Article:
October 1, 2010

College Volleyball Reality(ies)

VolleyFolks - I have received some email questions from VolleyFamilies with regards to the reality of college volleyball. Because these emails have come from parents of current NCAA Student Athletes, I have not been able to answer them. I don't know if it is coincidence, but I received approximately four questions from families expressing concern/anger/sorrow about the current college volleyball situation of their daughter(s).

Because of this happenstance, I wanted to provide a dose of hard to read reality about college volleyball et al:

1) The recruiting process should be viewed by VolleyFamilies as the ABSOLUTE BEST CASE SCENARIO. I won't go far as to say college volleyball coaches lie when they recruit, but we definitely present the perfect, wished for picture. Some college coaches present a real picture, while others present an unreal picture. Why? To get you to come to their schools. Successful recruiting is why we keep our jobs; I know terrible volleyball coaches who are very good recruiters and the ability to keep bringing in talent allows them to get a paycheck every month.

2) Within reason, a coach is going to tell you what you want to hear when you are a recruit. Sometimes what you hear will come true, but some times it will not happen.

3) Most freshman DO NOT start, no matter what a coach promises during the process. Think about the numbers; if you are a top flight recruit, at an established program, that program has been recruiting PSA's just as good or better than you for a number of years. These already on campus players have a 1 to 4 year head start in lifting, intense training, experience and maturity.

Back in the day, I was a Fab 50 recruit and had an outstanding college career, but I did not play much as a freshman because the other players were just older and better.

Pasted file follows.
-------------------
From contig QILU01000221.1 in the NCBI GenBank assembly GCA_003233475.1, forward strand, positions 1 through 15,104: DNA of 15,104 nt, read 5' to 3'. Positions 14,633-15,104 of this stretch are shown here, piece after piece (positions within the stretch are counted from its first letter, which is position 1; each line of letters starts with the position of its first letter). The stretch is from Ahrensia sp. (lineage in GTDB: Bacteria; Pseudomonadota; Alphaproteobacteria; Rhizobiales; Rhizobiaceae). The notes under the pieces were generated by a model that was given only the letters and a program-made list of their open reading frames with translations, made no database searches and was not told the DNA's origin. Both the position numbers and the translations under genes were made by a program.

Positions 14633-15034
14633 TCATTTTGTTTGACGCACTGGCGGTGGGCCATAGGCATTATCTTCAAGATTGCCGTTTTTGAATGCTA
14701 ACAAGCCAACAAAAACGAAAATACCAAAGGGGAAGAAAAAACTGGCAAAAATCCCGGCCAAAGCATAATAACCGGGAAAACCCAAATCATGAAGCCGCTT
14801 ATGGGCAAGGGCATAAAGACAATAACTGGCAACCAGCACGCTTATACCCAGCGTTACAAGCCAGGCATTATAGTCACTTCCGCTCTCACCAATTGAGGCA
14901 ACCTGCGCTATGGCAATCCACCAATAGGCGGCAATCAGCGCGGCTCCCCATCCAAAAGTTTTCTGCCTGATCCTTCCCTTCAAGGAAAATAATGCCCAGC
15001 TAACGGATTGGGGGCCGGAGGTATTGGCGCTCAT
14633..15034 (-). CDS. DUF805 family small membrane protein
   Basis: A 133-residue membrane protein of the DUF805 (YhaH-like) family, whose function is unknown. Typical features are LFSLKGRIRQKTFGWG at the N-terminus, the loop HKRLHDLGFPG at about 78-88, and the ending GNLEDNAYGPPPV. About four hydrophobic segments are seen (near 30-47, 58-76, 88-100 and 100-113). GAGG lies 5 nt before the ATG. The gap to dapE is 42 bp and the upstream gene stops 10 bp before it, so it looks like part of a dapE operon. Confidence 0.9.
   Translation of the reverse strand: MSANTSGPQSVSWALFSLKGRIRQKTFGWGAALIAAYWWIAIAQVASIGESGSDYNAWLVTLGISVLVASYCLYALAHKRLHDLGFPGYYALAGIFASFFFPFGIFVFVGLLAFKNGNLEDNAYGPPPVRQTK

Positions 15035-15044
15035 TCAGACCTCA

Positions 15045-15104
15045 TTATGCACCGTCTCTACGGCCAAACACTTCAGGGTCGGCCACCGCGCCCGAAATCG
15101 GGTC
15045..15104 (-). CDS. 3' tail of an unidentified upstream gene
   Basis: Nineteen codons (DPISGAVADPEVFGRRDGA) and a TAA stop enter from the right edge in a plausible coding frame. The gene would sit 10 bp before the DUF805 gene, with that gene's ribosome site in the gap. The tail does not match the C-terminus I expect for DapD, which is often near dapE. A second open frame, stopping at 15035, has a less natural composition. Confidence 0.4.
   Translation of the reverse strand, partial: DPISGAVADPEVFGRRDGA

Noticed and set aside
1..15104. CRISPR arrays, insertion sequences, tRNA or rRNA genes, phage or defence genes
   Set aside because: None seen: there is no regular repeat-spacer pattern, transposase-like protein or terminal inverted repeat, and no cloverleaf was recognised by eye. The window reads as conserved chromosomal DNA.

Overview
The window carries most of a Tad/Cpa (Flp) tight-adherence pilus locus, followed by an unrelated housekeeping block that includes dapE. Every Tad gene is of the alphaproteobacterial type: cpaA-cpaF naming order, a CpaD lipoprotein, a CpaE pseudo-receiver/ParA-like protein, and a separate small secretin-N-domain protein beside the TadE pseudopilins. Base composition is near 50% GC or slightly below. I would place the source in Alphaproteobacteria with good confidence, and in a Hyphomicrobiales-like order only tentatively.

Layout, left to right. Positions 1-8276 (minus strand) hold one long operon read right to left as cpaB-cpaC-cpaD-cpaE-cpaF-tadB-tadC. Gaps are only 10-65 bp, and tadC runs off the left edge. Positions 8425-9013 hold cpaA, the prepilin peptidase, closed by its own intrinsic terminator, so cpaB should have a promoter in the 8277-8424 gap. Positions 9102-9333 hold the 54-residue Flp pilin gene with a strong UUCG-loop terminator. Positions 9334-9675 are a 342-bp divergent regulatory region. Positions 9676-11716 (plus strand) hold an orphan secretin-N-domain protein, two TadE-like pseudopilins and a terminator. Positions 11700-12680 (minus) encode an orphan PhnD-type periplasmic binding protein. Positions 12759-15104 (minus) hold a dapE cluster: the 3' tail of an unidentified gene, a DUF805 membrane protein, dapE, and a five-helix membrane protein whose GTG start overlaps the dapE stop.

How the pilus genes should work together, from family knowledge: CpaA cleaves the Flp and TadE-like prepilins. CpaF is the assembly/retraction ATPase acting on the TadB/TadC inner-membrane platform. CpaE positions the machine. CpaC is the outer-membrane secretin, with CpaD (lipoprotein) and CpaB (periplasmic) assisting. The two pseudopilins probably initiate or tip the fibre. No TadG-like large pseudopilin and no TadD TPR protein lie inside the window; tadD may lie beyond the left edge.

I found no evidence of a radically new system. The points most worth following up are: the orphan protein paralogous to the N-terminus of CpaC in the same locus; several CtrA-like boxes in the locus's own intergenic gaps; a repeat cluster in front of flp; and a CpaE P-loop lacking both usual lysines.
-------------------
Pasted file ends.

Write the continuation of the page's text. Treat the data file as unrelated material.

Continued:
4) Parents, as much as you want your daughter to be happy and you wish to emotionally protect her, you are not in college, she is. Unless there is a situation of mental/emotional/physical abuse, you must allow your daughter to work through any playing time/happiness issues. They are the NCAA athlete, they must overcome challenges, they must find the motivation to rise to a higher level of ability, they must make the correct choices to support their competitive goals.

I say this because all too often, what Mary is telling Mom is not 100% percent accurate. Parties, boyfriends, alcohol, new social circles, diet changes, etc. can all affect on court ability. Sometimes these off court behaviors are not shared with parents, but they easily affect volleyball performance.

There are always wrinkles or layers in every situation and no place is perfect. Some behaviors of team mates or staff could always be better, but the player must figure this out, not the parents.

5) It has been said a thousand times and I will beat it into the ground yet one more time - PSA's need to pick a school based on the big picture, not exclusively on Volleyball. Simple question to ask a PSA - "Would you go to this school if you did not play volleyball?".